The birth of a network
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CTA. 2002. The birth of a network. Spore 102. CTA, Wageningen, The Netherlands.
Permanent link to this item: http://hdl.handle.net/10568/47757
Internet URL: http://spore.cta.int/images/stories/pdf/old/spore102.pdf
'If we aim for the moon, we might end up on one of those stars' is a heady enough slogan, but quaintly matter-of-fact at the same time. It was often used during a momentous week of networking by a couple of dozen rural women in Madrid, Spain, early...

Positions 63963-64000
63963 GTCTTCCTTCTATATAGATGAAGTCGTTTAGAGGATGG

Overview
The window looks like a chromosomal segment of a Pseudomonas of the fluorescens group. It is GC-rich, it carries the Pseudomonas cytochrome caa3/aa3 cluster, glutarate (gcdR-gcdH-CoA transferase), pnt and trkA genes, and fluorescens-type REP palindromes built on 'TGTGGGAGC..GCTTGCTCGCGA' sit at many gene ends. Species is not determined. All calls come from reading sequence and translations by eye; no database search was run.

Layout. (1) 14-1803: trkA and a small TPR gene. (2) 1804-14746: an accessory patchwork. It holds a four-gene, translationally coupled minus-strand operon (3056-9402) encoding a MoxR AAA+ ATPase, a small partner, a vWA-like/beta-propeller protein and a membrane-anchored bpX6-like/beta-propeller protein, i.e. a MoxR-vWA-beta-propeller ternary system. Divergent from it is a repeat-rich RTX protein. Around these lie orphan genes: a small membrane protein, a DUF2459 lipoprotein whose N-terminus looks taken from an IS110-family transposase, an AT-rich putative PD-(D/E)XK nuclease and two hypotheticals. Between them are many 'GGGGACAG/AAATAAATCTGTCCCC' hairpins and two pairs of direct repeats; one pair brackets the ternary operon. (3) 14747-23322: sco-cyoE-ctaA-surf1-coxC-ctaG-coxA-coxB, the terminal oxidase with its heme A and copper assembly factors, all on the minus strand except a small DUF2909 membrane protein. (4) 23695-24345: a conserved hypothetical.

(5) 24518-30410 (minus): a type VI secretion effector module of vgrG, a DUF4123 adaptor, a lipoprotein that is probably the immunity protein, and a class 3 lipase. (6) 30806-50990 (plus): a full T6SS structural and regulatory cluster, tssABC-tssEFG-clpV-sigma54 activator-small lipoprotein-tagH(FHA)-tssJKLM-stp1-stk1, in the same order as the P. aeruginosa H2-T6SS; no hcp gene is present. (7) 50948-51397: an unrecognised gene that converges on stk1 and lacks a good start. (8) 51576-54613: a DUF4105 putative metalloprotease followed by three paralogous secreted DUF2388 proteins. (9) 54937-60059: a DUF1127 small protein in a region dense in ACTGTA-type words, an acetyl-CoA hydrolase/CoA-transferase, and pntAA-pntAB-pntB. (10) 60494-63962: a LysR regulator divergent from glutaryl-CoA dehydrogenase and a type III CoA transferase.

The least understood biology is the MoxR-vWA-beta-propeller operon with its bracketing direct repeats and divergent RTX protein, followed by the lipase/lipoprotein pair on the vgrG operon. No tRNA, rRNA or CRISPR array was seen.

If we aim for the moon, we might end up on one of those stars' is a heady enough slogan, but quaintly matter-of-fact at the same time. It was often used during a momentous week of networking by a couple of dozen rural women in Madrid, Spain, early in October 2002. They had been brought together, some said later, by their own momentum, with a steer from the hand of destiny. Undoubtedly so, but the praise should be shared, to be fair, with the organisers of the third World Congress of Rural Women, with their own funders and with CTA who, along with the International Service for National Agricultural Research (ISNAR), arranged for a sturdy and unprecedented presence from Africa, the Caribbean and the Pacific. The congress, bringing together 1,500 rural women from 84 countries, followed on from earlier events in Australia in 1994 and in the United States in 1998. It is an event, not an organisation, and it is a stronger phenomenon for that, being carried by the energy of its participants and the generosity of its self-proposing host nation. Rarely has a phenomenon run so fast ahead of the times: from being a sedate gathering of rural women principally from commercial agriculture in North America, the Antipodes and Western Europe, it is opening up to embrace the very different needs and anxieties of rural women in Africa, Asia and Latin America. At times, the growing strains were audible, and no wonder. Having started with rather sedate, welfare-focused drum-beating discussions in 1992, the 2002 congress found in its midst rural women from around the world who wanted to talk about land rights, war, AIDS, the bankruptcy of modern extension methods, and microfinance management and all in a far more participatory mode than the organisers were familiar with. Such growing pains are characteristic of any healthy networking body, but it was the ACP network itself which was the most fascinating process to witness. Every congress spawns bushels of networks, many of which die an early death. Not this network it was, it is, and long shall be one of those captivating fusions of the goodwill and experience of scholars, farmers, planners, bankers, extension workers and policy-makers that very occasionally happen, not only across professions but also boundaries, regions, and language zones. Within one day, they had acquired new recruits by the hour, fed each other, exchanged experiences and presented full-scale academic background papers . Within two, they had drawn up strategies on how to cajole the congress to be more open to grassroots women and the poorest of the poor in future sessions. On the third day they drafted their collective mission statement. And by the end of the fourth day, which they extended by 3 hours to put off the moment of parting, they had sketched out a multi-year action plan of networking, exchange visits, publishing and regional encounters to prepare future world congresses. And they had pledged their help in promoting the 'greater and more interactive participation of rural women and laid the way for the announcement of the next congress in South Africa in 2006. Whichever brave soul writes the, say, 2010 edition of The History of Networking, this network will deserve a good few chapters. It is, in 2002, thankfully not yet at the formalising stage; when the time comes, how about calling it the Constellation of ACP Rural Women ? [caption to illustration] She s got the whole world in her hands. Graça Machel, wife of Nelson Mandela, welcomes the rural women s wish to next confer in South Africa.